I've heard more than once lately that there is scientific evidence supporting the assertion that sugar is as addictive as cocaine or heroine. This is a truism that is both borne of and funded by the food industry over the past four decades.
The sugar addiction is blatantly obvious based on rises in child obesity and type 2 diabetes in children, an illness formerly confined to adults.*
In a similar vein, our society has fallen prey to a new, growing addiction that contributes not only to the obesity problem in children but to insomnia, inability to focus, reduction in motor skills, early exposure and addiction to porn, reduced social skills, inability to read and think linearly (such as reading a book cover-to-cover), online bullying (and other misdeeds), and poor performance in school.
Did you know that 92% of two-year-old children have an online record?
Ben Halpert, Internet safety advocate and founder of the 501c(3) organization Savvy Cyber Kids, has collected some statistics in this arena. Ben's recently aired 12-minute TED Talk, Technology Addiction and What you can do About It is a must-see for parents with infants, toddlers, elementary school children, tweens and teenagers alike.
In the video, Ben provides some shocking statistics and offers simple suggestions for parents to help stave off technology addiction—like establishing a family rule that forbids tech gadgets at the dinner table and in bed.
And parents, that goes for you, too!
*To find out more about sugar addiction, see the 90-minute movie "Fed Up."
Sunday, July 26, 2015
Our various waresFirst there was software and hardware; as people found ways to exploit each of those, a concept was developed called malware—malicious software—code that is intended to damage or disable computers. As digital technology advances, so do the criminal methodologies used to harness it. One clever example of that is ransomware.
What is ransomware?
Ransomware is a form of malware that holds your computer and its files hostage. Typically, when your computer is infected with ransomware, the PC is locked down so that you can no longer boot into the operating system (OS, i.e., Microsoft Windows), and all of your files are encrypted so that you can no longer access them until you gain access to the "key" that decrypts the files. A nefarious message is displayed on screen demanding you pay a ransom in order to get access to your computer and all of your programs, documents, photos, and other saved data.
Is the ransom for real? You betcha. If you don't pay the bad guys, you lose everything that is not already backed up in a secure location. A Massachusetts police station that fell victim to ransomware chose to pay the ransom in order to regain access to its files. See that story here. But, keep in mind that payment is no guarantee that you'll get your files back.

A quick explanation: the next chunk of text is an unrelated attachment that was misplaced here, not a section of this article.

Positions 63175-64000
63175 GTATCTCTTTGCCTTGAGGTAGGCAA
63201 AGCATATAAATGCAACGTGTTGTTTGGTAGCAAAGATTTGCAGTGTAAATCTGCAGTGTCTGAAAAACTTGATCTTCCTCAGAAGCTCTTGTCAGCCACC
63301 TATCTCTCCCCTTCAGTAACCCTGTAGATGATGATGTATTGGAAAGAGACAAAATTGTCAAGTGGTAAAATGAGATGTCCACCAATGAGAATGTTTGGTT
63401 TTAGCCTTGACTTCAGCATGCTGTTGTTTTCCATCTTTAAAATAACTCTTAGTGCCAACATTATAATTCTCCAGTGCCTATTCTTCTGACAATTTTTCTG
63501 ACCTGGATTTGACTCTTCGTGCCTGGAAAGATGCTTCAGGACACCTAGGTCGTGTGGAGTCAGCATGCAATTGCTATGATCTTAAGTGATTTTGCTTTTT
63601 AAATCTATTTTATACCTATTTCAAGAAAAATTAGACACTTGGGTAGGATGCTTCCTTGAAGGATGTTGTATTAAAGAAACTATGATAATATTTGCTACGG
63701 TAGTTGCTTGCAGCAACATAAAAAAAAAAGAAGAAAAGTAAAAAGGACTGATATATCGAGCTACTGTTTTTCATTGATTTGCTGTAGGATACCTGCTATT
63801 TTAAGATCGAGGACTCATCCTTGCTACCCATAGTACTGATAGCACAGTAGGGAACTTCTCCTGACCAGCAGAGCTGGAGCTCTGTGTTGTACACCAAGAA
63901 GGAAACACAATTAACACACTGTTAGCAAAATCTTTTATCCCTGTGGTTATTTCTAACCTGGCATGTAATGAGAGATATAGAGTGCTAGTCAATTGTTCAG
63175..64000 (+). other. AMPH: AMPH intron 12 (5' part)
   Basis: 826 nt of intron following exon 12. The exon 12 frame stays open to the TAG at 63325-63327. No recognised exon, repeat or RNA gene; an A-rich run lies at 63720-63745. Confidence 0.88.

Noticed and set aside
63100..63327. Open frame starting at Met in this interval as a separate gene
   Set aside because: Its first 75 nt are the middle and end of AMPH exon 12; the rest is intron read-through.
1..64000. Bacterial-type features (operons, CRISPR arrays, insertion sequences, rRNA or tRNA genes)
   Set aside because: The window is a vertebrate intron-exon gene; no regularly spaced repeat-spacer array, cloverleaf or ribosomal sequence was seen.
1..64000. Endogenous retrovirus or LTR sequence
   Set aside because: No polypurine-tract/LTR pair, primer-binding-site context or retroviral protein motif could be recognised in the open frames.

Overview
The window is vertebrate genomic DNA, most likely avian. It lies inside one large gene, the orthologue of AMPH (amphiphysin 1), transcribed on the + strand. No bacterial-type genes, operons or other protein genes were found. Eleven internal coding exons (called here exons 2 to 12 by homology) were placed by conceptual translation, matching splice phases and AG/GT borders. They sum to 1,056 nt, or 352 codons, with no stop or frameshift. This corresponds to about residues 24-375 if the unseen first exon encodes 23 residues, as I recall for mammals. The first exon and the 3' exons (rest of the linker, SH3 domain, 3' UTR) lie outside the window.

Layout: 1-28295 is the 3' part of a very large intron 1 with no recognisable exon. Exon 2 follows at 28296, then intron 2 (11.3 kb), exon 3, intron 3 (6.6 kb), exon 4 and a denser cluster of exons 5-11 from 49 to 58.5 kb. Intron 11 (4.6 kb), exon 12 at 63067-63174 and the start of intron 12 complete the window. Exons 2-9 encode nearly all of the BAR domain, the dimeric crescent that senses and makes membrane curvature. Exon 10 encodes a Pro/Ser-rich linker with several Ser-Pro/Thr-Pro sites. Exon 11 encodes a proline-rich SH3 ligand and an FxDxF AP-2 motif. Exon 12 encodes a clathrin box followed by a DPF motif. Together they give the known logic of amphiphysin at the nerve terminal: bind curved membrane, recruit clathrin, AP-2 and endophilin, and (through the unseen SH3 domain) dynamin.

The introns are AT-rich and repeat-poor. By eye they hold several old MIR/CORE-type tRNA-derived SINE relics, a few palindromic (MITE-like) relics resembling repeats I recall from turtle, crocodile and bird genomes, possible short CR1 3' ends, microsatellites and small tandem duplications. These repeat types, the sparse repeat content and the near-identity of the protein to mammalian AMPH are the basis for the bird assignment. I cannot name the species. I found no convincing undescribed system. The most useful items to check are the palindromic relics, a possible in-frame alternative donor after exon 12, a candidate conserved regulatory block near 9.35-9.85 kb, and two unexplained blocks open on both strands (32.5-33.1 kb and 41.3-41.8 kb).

How do I prevent ransomware infection?
Ransomware is installed and activated just like any other malware. Frequently, it comes from clicking a link or opening an attachment in an unexpected or unwanted email (like a spam message), although ransomware can also come from surfing to untrusted web sites. The simplest way to avoid ransomware is this: Do not click links in emails, and do not open attachments to emails.
Other tips that aid in prevention:
- Keep your computer up to date with the latest patches, for the OS as well as your applications
- Do not open attachments or click links in emails that are unexpected, unwanted, come from untrusted sources, or are in any way questionable or supicious
- Do not click on ad links on web sites, even on sites that you trust
- Use an anti-malware/anti-virus program on your PC, and keep it up-to-date
How do I counteract ransomware?
Back up your data on a regular basis. Maintain a full backup on separate media (like an external hard drive) that is not perpetually attached to your network. Keep in mind that any device or system attached to your network is susceptible to the same malware infection as your computer. If you update your backup weekly, then the most data you can lose in the event of infection is seven days' worth.
If your computer is infected with ransomware, the best solution is to wipe the hard drive clean and do a full restore of your system image and files.
Posted by Susie at 5:40 AM
Saturday, July 11, 2015
A co-worker provided my team with this advice: Don't provide your full street address and real email address on your resume. Hiding these two bits of information protects them from being one more nail in the identity theft coffin and reduces the risk of having your email address added to more spam lists.
This advice is especially recommended if you are posting your resume online. Be thoughtful about the personal information that you are including in that document before sharing it electronically.
Regarding your residential address, future employers don't need to see that on your resume; hiring companies may be interested in knowing the city you live in, but street address (and zip code, I would argue), are not necessary. Your zip code is commonly used by payment systems to validate your credit card number. Save that information for when you are invited to fill out a job application.
As for your email address, when you are seeking employment you can create a temporary email address that you throw away later. Configure it to forward to your real email address. When your job hunt is completed, you can disable the temporary email address.
For more tips, such as why you don't need to include your graduation dates on your resume, see the Identity Theft Resource Center article: Your Resume and Identity Theft.
Posted by Susie at 3:46 AM